This statement gives us two important clues to what the Lord means when He uses the word "wickedness." The first is that God isn't complaining because these children have nothing to do. Instead, He specifically states that the reason why He considers them to be wicked is because they are not earnestly seeking the riches of heaven. There are many people today who are extremely hard workers but who do not seek for the riches of heaven. In fact, too often people put so much time into their earthly labors that they forget they should be laboring to store up treasures in heaven (Matthew 6:19-21). Which then brings us to the second clue this verse gives us.
The reason why so many people work hard is so they can provide a good, comfortable lifestyle for themselves and for their family. As such, they not only stop seeking for the riches of eternity by taking their eyes off of their eternal future but they then focus all of their energy and thoughts on accumulating worldly goods. Hence, "their eyes are full of greediness."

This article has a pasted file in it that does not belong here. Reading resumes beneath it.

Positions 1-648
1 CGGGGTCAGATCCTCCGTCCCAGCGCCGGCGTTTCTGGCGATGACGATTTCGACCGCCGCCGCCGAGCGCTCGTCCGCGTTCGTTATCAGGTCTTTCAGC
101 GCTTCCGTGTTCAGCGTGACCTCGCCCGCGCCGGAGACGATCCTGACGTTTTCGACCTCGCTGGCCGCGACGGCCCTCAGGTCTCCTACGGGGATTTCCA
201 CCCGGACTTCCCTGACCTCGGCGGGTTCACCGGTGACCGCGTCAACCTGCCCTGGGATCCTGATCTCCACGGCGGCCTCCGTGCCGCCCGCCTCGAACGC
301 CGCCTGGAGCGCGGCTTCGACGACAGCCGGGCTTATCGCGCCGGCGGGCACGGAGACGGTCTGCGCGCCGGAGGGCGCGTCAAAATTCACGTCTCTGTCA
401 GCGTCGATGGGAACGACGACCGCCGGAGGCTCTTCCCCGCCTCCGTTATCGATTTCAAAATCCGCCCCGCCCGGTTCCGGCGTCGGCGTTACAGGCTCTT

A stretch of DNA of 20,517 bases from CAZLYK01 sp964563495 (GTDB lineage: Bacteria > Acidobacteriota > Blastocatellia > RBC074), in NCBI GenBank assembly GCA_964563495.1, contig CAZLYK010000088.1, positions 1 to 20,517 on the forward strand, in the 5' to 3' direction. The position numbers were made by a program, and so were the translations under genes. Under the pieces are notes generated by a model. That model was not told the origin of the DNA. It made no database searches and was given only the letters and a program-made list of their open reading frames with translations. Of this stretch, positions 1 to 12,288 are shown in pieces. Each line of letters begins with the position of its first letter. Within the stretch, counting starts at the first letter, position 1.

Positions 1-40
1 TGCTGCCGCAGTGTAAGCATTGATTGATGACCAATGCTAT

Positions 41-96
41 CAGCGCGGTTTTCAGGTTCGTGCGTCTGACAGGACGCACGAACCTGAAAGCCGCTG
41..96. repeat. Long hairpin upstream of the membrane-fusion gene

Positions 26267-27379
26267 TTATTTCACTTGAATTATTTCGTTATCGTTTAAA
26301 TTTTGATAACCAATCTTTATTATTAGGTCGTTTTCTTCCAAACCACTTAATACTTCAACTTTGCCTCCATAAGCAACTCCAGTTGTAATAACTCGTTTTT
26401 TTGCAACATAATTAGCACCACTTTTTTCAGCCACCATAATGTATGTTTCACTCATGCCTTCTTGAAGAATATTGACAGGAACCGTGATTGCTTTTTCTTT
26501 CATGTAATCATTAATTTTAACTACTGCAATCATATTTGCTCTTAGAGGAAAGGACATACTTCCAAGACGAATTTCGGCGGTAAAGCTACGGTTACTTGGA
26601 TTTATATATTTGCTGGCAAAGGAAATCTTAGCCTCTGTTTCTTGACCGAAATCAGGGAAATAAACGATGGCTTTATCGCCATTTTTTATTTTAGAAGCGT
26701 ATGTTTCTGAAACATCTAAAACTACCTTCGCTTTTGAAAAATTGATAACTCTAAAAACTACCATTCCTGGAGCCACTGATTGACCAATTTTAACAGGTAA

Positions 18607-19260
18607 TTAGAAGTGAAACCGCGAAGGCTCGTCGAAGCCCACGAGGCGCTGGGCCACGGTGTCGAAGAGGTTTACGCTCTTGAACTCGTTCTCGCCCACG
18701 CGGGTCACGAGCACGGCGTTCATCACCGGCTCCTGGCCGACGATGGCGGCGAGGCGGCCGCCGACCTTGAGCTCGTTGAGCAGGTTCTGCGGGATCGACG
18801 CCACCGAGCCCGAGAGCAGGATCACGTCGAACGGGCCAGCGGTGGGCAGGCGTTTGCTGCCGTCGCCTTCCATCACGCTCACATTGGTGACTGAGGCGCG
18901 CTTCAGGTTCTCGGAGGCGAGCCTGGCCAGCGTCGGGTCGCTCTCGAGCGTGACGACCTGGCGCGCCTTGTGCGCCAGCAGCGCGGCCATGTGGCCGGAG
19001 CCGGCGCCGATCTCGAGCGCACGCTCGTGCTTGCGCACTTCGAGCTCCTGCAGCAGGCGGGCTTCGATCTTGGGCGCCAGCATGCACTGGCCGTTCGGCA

While it is possible for someone to be lazy and greedy at the same time, usually a person works hard to accumulate worldly things precisely because they are greedy. In other words it is their greed that motivates them to work hard. So when the Lord condemns those in Zion who are idle, it doesn't appear He has reference to them not performing physical work but rather He condemns them for their greediness. Therefore, the idleness He is talking about in this verse has to do with their laziness in performing their spiritual work.
In the verse just prior to this the Lord commanded parents to teach their children to walk uprightly before the Lord. Then in verse thirty-one the Lord complains about children who are not walking in righteousness. It is clear that these children have lost sight of the riches of eternity and are greedy for the things of the world, not because their parents weren't hard workers but because they were lazy in properly teaching their children the doctrines of Christ. And because of their laziness in attending to their parental responsibilities as the Lord had appointed them, their children were growing up in wickedness. Therefore, what the Lord is referring to here is those who are idle in performing their duties in the Church.